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Hi Ragan,


Welcome to these forums!


I'm very sorry to hear that your son has morphea and that you're feeling so worried and frustrated with his treatment. Unfortunately, Scleroderma is a very frustrating and worrying disease, not less because it manifests itself in many different ways and is very difficult for even experienced specialists to diagnose and treat. So often this can mean rather a wait and see policy. As Shelley has suggested, it is important that your son is dealt with by the specialist department at the UT Medical Centre to ensure that he is receiving the best treatment available.


Now that you've found our forums and joined our community, please do let us know how your son is faring and how his treatment is progressing.


Kind regards,

Jo Frowde

ISN Assistant Webmaster

SD World Webmaster

ISN Sclero Forums Manager

ISN News Manager

ISN Hotline Support Specialist

International Scleroderma Network (ISN)

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Hi RaganM,

I am glad you have found this forum and know it will help you and your son through this journey. You are a great dad to be so concerned about your child. There are many people with morphea here that can share their experiences and help answer your questions.


I will chime in and recommend a scleroderma specialist. If you are seeing several different doctors they may not all be on the same page. Also remember that all medications have their risks and are used because the benefits outweigh them.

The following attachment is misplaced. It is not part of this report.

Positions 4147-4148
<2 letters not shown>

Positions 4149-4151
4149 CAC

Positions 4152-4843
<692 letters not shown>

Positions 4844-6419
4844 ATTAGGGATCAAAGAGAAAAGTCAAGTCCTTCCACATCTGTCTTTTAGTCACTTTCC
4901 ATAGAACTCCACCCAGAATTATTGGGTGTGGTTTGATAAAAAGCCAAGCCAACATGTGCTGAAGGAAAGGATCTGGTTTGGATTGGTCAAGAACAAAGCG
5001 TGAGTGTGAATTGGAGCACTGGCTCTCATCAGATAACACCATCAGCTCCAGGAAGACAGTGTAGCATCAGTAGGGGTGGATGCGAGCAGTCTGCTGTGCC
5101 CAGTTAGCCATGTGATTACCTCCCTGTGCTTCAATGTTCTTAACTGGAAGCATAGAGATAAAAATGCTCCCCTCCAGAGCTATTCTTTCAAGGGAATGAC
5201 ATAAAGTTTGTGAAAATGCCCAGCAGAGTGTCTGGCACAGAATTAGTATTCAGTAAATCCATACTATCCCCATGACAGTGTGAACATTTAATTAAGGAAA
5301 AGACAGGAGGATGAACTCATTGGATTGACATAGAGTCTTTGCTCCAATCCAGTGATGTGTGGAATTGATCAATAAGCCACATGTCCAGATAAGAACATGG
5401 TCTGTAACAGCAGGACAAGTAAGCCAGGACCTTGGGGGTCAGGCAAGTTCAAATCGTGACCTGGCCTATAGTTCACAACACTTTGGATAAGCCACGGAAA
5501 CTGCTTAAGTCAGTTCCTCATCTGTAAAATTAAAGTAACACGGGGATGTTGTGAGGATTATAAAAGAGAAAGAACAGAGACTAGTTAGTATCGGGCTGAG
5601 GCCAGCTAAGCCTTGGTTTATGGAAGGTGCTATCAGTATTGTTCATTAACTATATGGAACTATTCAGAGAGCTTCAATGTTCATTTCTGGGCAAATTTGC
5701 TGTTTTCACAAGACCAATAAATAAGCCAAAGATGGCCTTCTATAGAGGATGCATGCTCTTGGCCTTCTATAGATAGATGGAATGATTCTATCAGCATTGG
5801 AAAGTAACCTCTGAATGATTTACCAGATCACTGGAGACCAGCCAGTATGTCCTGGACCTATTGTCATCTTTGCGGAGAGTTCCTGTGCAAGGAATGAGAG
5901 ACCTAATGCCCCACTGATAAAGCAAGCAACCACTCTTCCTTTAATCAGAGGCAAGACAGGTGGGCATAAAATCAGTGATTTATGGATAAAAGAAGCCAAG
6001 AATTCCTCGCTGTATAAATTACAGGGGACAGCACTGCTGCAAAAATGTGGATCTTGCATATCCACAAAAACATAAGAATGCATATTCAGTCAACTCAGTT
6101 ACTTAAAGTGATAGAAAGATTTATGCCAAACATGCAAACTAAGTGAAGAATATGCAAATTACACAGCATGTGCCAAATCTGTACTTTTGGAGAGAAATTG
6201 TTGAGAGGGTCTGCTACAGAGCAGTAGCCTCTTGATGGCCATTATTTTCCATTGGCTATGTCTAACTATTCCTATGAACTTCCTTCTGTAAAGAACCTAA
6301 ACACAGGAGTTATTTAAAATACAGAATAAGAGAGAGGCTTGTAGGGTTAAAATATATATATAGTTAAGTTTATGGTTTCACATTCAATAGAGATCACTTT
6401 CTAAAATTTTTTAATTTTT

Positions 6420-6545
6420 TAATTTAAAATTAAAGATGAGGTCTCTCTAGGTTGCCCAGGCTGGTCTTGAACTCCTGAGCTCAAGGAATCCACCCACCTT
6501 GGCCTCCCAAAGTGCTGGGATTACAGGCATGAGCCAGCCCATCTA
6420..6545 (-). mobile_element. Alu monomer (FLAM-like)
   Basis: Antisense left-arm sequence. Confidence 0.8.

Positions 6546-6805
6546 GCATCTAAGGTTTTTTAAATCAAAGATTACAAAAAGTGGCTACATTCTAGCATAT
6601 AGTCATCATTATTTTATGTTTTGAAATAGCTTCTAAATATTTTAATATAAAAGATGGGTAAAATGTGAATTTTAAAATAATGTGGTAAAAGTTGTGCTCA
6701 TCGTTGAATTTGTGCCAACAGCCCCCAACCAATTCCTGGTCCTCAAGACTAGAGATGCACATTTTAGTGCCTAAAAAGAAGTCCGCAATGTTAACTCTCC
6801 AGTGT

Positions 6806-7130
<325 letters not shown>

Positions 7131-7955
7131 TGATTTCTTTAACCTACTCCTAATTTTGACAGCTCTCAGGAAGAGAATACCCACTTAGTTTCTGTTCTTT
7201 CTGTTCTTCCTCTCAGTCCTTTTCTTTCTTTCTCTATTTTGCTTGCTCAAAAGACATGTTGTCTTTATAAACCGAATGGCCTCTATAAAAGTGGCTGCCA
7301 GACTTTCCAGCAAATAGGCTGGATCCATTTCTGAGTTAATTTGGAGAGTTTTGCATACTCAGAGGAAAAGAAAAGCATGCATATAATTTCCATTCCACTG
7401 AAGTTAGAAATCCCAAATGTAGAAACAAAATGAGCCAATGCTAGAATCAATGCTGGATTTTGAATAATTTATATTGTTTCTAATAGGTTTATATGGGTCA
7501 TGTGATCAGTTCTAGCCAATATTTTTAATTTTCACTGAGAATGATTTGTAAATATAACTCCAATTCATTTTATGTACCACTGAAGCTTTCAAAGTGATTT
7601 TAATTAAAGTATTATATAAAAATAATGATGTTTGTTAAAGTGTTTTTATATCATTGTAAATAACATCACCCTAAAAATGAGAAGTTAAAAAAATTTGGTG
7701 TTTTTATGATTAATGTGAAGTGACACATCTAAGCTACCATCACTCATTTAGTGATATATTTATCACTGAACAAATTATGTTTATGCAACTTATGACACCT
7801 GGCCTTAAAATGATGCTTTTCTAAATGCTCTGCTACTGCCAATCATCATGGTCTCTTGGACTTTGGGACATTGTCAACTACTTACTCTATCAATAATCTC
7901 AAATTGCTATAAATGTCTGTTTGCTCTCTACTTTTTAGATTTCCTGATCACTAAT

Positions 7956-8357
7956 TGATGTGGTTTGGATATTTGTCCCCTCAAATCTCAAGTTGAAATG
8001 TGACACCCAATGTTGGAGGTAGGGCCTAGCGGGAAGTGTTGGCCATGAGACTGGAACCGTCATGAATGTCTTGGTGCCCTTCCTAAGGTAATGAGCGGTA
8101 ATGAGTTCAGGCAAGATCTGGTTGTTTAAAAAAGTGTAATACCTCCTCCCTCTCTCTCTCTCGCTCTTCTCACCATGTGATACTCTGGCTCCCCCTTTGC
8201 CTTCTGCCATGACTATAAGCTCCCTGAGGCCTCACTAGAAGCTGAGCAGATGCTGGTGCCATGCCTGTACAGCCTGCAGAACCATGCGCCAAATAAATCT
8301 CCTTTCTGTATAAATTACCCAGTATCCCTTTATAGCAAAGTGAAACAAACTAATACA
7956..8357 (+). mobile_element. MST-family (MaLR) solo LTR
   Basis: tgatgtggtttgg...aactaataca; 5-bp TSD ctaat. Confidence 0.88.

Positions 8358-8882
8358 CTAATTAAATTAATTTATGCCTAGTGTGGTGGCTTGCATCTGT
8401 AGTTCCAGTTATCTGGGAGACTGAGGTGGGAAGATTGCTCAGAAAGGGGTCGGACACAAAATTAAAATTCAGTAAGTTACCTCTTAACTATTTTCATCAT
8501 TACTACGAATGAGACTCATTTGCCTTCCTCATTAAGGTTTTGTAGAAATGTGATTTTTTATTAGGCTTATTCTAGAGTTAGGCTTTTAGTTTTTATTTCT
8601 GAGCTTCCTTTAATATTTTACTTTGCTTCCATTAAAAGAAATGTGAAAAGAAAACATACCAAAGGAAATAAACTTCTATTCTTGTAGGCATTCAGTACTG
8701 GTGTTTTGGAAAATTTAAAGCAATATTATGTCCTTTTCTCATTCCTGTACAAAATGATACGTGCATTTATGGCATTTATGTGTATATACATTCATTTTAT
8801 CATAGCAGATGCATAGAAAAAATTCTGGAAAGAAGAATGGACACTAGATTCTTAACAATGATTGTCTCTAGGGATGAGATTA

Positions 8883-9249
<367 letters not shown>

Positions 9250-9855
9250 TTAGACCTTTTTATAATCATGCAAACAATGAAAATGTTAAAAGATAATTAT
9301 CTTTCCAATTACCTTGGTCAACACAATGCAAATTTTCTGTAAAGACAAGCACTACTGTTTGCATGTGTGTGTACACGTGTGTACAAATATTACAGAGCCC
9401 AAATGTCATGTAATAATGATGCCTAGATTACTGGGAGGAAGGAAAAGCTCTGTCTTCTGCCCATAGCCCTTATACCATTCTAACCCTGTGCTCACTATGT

Since your are having treatment in Texas I am guessing you live in a warm climate where summer clothes would leave much of your son's skin exposed. Try to make him feel as normal as possible, especially as he heads into those teenage years where so much is based on appearance.


Please continue to return and update us on his progress and take care of yourself as well. Margaret has been a wonderful advocate for her son and Gareth has made remarkable achievements because of this.



ISN Artist

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Hi RaganM,


Welcome to the forums, trust me you'll find amazing support and even more amazing people. This is the first time I've commented on someone else's post but I hope I can help.


I'm a 25 year old male with Morphea. I started developing darker patches on the right side of my abdomen when I was around your son's age. To this day I've been incredibly fortunate that they haven't really developed into anything more and have never given me pain. Now they just look like patches of darker skin that have a slightly waxy texture to them and are slightly indented. Everyone is different and I'm sure the uncertainty and rarity of this disease are some of your main concerns. They certainly are for me.


I urge you to take advantage of any specialist treatment that is on offer to your son. I have an absolutely amazing doctor but a specialist Scleroderma facility is something I don't have. Also if you have any questions...ask, ask, ask! There's no such thing as a stupid question.


Finally, as Miocean mentioned, try your hardest to make your son feel as normal as possible. I can relate to this SOOOOOO much! I'm not saying this to scare you but to be honest. Chances are your son will feel different and possibly unhappy at some point. Being a teenager is hard enough without Morphea. We live in a world where an unhealthy emphasis is placed on the superficial. I'm 12 years older than your son but I'm still in that age group the media loves to target with it's delusional ideals of beauty. I'm telling you now, don't think young guys don't feel pressure to "measure up".


I really hope I could help. I've been through (and still going through) so many psychological factors because of my Morphea and I don't want that for your son. Keep us updated, all the best.